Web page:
Friday, October 12, 2012

7 (Not So Quick) Quick Takes Friday: Political Edition

This post is about all the political thoughts that have been bubbling over in my head!  Just as a warning!  Feel free to ignore this one if you're on political overload or if your sick of my rightward leanings!  I just had to get it out of my system for the week:

--- 1 ---

When someone says:  "I personally believe that abortion is wrong, but I can't impose my belief on someone else..." my head spins.  My head feels like it might explodes if it's phrased in this way:  "I believe what the Church believes, but I can't impose my belief on someone else..."

Here's why.

The speaker has basically just admitted that they believe abortion is wrong.  The reason that most of us innately realize this is because we know that a life is being taken.  So what they're actually saying is:  "I know it's wrong to murder someone, but I can't impose my belief in the wrongness of murder on someone else."

When they throw in the "I believe what the Church teaches" they're adding to the outrageousness of the logic used in the initial statement by saying that they believe that a life is a life at conception... but that the taking of that life is okay because we should all be allowed to do whatever we want.  Right?

So we should just throw open the prison doors and let all the prisoners out shouldn't we?  We wouldn't want to "impose our moral beliefs" on them, would we?  I mean, sure, I believe murder is wrong, but I wouldn't want to impose my beliefs on others.  And stealing?  Well, yeah, I don't think I should take something that doesn't belong to me, but other people obviously don't believe that... and how can I encroach on their right to believe what they want to believe?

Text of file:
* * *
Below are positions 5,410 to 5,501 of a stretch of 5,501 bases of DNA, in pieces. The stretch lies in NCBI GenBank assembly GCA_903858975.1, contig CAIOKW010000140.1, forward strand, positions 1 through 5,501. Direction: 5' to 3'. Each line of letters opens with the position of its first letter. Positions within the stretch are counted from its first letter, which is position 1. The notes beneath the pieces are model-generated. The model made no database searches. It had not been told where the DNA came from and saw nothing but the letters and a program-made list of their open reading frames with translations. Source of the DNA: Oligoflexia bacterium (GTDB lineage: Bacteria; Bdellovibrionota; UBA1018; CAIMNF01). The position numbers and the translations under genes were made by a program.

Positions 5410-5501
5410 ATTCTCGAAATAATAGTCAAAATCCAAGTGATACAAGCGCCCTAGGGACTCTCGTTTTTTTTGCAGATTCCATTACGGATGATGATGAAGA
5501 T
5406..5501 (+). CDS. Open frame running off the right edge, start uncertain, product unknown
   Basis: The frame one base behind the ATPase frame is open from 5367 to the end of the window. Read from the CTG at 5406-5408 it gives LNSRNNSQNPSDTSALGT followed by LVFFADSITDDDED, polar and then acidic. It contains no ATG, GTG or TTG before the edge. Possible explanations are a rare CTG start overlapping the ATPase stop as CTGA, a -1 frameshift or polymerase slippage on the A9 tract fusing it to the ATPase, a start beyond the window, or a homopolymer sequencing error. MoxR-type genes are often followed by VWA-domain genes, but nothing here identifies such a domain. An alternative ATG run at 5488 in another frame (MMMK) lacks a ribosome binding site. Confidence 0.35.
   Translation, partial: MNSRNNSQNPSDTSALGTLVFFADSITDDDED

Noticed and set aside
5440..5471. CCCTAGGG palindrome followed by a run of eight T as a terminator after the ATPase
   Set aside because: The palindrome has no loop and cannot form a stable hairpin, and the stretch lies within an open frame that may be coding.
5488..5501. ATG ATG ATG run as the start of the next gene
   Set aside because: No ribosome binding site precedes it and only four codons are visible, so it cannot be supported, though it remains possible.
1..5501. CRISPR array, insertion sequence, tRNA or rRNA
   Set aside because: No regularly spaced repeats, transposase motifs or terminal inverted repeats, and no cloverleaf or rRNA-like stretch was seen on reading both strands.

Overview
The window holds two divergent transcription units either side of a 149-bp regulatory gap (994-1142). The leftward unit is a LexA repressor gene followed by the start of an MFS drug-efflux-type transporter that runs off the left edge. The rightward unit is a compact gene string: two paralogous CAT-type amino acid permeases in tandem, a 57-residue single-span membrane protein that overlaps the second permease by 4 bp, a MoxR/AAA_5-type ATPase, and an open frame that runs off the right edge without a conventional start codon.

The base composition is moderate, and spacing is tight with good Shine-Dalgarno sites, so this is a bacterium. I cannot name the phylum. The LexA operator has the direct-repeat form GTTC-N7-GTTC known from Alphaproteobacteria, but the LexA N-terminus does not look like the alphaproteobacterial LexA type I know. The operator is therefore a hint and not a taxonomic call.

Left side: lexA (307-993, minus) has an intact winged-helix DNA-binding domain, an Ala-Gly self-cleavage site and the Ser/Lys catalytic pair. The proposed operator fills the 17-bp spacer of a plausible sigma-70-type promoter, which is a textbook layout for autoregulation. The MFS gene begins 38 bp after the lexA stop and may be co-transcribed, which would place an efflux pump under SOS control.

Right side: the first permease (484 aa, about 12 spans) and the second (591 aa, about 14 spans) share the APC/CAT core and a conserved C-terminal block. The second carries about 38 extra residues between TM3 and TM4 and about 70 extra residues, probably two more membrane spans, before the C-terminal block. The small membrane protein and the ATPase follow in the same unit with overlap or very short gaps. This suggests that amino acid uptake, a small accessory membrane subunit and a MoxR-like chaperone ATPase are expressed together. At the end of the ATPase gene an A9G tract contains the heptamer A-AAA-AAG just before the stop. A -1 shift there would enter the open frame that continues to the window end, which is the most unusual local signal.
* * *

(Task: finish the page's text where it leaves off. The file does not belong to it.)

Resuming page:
By this particular way of thinking, I really can't.

And yet despite the ridiculousness of the argument I'm sure I'll hear it over and over again with utter sincerity.

--- 2 ---

I watched the debate last night by myself, after a certain someone whose back was flaring up opted out of the debate watching fun and went up to sleep, seriously cutting down on the "fun" factor of viewing, since I had no one to share the Biden-blundering awesomeness that I was sure was about to unfold.  I started out with my sewing machine set up, making pillows, but by the time the second pillow was done I decided that I should put the fabric and machine away, lest I sew over my finger while reeling in shock at the behavior I saw unfolding on live TV.

After a very short amount of time I found myself analyzing the possible effect of Biden's smirks, snickers and uncontrollable facial expressions on the general public.  Here was my guess at electorate reactions:

If you like and agree with him, than there's a good chance his behavior didn't bother you at all.  After all, debates get ugly and it can be kind of fun to see your guy rolling his eyes and behaving like an obnoxious 13 year old, especially if you really don't like the other guy.  I'm sure there were also people on the left that were horrified by the VP's complete lack of manners... but the press seemed pretty pleased with him in the aftermath... even if his behavior resembled something that would get any child I raised sent to their room for an extended period of time.